Last week in my local paper there was a good editorial by Chris Cochrane concerning the Nova Scotia government's committment to youth health and fitness. Cochrane is the Herald's front-page sports columnist and writes most days about the biggest game in town — university football or the Halifax Mooseheads. Living in a town without a major professional franchise means that amateur sport gets better coverage than it does in bigger cities. Still, it's unusual (and refreshing) to see a keynote columnist addressing public health on the front of the sports section.
Some more positive local news emerged last week on the public health front, as a study found that students at certain Nova Scotia schools were significantly less obese than their contemporaries. Those schools were participating in a project, partially funded by Health Canada, that encouraged healthy eating and physical activity. This is welcome news indeed amid the doom-and-gloom about the poor physical health of our youth. You can read about the policies in this 2002 document.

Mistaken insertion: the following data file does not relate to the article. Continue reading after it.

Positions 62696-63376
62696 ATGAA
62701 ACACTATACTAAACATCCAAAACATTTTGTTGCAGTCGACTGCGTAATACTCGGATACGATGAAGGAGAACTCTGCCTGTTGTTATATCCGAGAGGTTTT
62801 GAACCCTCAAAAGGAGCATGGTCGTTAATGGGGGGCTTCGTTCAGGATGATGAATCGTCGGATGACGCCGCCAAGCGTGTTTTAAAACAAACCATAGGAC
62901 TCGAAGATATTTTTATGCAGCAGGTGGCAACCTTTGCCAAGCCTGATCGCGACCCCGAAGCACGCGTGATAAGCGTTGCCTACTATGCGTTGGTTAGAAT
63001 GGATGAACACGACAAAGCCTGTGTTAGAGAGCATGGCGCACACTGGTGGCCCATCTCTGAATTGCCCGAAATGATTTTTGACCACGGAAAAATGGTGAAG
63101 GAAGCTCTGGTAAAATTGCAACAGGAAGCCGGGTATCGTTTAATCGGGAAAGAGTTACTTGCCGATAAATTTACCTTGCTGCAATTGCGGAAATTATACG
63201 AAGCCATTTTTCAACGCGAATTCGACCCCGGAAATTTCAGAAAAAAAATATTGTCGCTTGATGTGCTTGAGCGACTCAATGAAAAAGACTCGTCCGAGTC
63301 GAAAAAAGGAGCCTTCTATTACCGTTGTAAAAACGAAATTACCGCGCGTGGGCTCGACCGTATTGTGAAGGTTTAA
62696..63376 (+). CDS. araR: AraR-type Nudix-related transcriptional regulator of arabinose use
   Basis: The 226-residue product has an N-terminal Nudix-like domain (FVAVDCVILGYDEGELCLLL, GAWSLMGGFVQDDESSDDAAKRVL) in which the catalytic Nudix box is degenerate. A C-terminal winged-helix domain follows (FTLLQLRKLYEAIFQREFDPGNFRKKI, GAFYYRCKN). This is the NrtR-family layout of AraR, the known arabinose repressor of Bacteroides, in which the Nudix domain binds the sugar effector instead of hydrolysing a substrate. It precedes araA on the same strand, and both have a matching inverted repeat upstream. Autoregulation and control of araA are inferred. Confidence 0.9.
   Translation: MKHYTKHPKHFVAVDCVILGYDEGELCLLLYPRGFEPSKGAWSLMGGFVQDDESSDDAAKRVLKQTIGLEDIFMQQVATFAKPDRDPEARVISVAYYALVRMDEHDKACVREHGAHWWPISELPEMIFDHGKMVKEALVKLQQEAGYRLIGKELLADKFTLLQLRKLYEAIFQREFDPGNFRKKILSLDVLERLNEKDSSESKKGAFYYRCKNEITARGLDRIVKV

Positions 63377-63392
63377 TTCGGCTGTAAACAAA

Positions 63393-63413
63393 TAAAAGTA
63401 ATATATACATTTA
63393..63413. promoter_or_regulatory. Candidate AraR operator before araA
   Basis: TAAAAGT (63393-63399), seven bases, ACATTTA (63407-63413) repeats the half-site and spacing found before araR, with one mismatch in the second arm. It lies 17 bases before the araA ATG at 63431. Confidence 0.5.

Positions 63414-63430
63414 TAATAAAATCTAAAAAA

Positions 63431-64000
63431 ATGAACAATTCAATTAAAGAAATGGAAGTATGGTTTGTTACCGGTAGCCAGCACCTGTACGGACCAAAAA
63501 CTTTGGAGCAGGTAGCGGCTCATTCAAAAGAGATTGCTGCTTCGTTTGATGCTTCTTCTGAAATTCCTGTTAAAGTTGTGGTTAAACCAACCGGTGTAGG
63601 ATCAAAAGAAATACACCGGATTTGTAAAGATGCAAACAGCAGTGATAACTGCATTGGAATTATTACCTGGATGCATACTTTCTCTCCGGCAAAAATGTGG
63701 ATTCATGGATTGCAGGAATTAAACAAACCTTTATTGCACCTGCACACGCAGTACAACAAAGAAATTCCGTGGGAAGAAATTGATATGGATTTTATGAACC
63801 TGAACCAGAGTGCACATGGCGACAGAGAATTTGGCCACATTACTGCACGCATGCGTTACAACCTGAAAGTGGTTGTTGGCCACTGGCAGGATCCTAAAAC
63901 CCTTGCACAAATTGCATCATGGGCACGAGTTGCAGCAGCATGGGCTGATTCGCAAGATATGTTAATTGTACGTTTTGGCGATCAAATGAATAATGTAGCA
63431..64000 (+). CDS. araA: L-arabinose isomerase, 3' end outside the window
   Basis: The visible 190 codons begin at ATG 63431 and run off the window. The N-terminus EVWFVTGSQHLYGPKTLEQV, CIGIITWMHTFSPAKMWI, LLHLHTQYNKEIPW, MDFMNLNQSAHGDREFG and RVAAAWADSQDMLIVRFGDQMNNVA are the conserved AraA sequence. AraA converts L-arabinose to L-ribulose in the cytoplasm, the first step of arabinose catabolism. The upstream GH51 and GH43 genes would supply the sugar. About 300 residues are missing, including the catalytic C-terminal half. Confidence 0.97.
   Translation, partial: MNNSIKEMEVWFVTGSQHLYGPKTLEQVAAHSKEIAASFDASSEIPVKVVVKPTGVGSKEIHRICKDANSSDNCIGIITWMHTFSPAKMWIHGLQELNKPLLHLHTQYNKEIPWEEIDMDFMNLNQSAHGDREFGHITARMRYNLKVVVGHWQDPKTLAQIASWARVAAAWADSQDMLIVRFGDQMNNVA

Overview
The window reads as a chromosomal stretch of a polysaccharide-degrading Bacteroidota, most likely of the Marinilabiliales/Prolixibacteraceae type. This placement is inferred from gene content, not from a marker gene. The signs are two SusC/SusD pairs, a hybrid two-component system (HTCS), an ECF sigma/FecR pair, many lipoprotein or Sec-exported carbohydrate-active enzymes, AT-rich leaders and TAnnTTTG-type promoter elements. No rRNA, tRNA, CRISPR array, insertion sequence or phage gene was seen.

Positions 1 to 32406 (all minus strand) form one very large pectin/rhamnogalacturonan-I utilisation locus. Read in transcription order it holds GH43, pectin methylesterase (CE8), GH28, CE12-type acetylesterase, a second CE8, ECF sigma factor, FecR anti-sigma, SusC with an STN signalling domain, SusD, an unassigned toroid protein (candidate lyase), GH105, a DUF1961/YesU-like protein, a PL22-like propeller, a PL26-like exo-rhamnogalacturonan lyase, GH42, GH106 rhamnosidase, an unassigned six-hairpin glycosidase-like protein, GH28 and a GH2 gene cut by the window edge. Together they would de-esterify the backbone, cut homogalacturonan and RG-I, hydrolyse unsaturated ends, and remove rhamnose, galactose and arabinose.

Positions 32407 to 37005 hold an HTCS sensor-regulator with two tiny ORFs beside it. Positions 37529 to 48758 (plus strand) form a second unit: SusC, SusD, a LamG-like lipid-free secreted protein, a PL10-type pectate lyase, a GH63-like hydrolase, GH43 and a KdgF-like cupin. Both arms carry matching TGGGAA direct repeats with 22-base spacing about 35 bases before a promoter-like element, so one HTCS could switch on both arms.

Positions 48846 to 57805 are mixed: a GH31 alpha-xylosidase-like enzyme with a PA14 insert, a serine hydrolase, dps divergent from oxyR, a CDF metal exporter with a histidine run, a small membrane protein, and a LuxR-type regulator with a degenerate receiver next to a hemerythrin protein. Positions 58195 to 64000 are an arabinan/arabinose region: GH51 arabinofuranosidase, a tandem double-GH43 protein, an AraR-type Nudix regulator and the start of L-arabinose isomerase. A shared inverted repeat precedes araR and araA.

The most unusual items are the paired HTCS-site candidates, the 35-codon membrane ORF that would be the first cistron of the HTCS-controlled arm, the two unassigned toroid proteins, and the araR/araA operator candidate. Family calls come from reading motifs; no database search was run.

Of course, you win some, you lose some. Offseting the good work done by the fat-fighting schools, certain high schools in the same region still have designated on-campus smoking areas for students, despite the fact that tobacco possession is against the law for anybody under the age of 19.